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What do you need to do about the peanut recall?

At first it didn’t seem too worrisome.

Products from the Peanut Corp. of America, a firm that has allegedly shopped products containing salmonella, were being recalled. News reports said the company only sold peanuts and peanut products to institutions such as nursing homes and hospitals.

Peanut Look feature-photo21_02-1 Now, however, the recall has been expanded. Hundreds of products now have been recalled.

I don’t eat many processed foods. I buy fruits, vegetables, beans, and nuts from a local food coop. I’m slightly allergic to peanuts, so when I buy mixed nuts, I avoid those containing peanuts.

However, when I wrote my last post on the importance of being informed about recalls, I took a look at the peanut recall list. Today, I read through the list of brand names and stores affected.

I found one item I eat occasionally when I travel: Clif bars. I occasionally buy items at Fred Meyer and Publix, so I looked through the list of recalls from these stores.

What should you do as a consumer about the peanut recall?

You’ve probably already thrown out peanut butter cookies and crackers. However, there may be other items that you haven’t recognized as being a problem.

I suggest going through your cupboards and refrigerator, getting out any of the following items, and putting them on the counter:

  • Cookies
  • Crackers
  • Donuts
  • Brownies
  • Candy
  • Ice cream
  • Cakes
  • Pies
  • Cereal
  • Energy, breakfast, diet, and nutrition bars
  • Mixes for cookies, cakes, and pancakes and any other kind of mix
  • Nuts
  • Trail mix
  • Chips
  • Snacks and snack mixes
  • Pet food
  • Pre-packaged meals
  • Meal kits
  • Noodles
  • Tofu
  • Dressings
  • Packaged fruits or vegetables, such as celery or apple, snacks containing with peanut butter
  • Toppings

Then go to, click "Search for Recalls," click on "FDA," type in “peanut,” and then click on “Search for Peanut Containing Products.”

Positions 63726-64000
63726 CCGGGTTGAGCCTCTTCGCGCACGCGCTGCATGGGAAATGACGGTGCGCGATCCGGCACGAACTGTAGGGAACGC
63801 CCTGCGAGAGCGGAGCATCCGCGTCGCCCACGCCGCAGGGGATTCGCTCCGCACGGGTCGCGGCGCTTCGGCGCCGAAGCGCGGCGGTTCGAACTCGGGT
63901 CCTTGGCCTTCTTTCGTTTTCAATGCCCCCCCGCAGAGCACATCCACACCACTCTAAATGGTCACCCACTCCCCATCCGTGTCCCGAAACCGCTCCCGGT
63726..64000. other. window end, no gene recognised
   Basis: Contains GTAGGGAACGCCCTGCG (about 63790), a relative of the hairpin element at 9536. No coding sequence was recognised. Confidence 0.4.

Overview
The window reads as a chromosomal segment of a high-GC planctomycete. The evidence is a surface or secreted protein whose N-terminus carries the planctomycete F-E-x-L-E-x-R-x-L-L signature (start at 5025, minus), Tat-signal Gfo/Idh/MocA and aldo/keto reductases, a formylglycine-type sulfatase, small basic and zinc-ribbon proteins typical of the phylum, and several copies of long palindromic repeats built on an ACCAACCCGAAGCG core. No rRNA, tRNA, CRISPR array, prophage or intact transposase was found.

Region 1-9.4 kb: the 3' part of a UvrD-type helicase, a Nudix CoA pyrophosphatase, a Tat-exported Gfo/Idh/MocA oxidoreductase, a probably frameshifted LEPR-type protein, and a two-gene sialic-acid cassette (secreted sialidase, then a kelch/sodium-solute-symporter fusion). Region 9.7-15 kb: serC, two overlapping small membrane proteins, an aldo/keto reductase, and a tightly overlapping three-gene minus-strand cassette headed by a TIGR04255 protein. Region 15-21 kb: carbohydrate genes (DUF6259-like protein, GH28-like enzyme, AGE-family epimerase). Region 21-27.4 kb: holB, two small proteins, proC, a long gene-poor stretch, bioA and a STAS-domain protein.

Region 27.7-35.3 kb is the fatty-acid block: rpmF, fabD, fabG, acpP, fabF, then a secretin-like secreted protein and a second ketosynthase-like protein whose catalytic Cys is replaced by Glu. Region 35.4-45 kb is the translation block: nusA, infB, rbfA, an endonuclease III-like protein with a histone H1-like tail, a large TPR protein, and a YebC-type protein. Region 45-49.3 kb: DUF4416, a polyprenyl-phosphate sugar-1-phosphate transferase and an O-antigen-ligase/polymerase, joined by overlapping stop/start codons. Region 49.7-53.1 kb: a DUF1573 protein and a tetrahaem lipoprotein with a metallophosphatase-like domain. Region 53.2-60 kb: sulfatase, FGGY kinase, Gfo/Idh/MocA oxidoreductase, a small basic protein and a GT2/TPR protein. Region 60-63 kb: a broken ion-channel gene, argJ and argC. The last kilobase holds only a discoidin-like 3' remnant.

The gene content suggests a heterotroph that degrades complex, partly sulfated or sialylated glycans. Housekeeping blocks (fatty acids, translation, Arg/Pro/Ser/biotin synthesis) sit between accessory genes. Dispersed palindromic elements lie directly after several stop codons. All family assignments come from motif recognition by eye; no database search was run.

Check your products against the FDA’s list. It’s divided into different types of products. You can also search by brand name (for example: Austin Quality Foods or Keebler), UPC Code (for example: 54807-59114), product description (for example: crackers with peanut butter), or any combination of brand name, description, and UPC code.

Peanut Scientist PB-scientist-icon It’s important to make this check because it may not be apparent that food items, such as snacks, contain recalled peanut products. Also, you won't find the name Peanut Corp. of America on the label of products that have been recalled because the firm supplied peanut paste and peanut butter to other companies that turned the peanuts into products.

Many manufacturers recommend that you destroy any recalled item you find immediately and contact the store where you purchased the item or the manufacturer for a refund. However, others want you to submit the UPC number and stamped date, lot number, packaging, jar lid, receipt, or other item.

Use caution if you're handling a recalled product. Wear disposable gloves or put the item in a plastic bag. Wash your hands immediately and thoroughly after touching the product, U.S Food and Drug Administration officials recommend.

The Daily has been trying to keep up with the recalls, offering refund information for recalls.

You can also check the manufacturer's Web site for refund information.

The federal government is improving its outreach to consumers on recalls. The database described above, which allows you to sort on specific items, is an improvement.

Federal agencies also are using social networking to inform consumers about recalled products in order to prevent illnesses and death.

See the article “Social Media Saves Lives: Salmonella Outbreak Forces HHS, FDA, CDC to Get Social” for details.

Copyright 2009, Rita R. Robison, Consumer Specialist


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Mona Robison

Thanks for the tip, I checked my Kashi peanut butter bars and they have a recall, but a different date than the ones I have. Glad you encouraged us to check!


Hi Mona,

I'm glad you checked your cupboard. It's important to find out if you have any of the salmonella-contaminated peanut products.

The U.S. food and Drug Administration recalls are much easier to figure out now that you can search a database on products, types of products, and UPC numbers.


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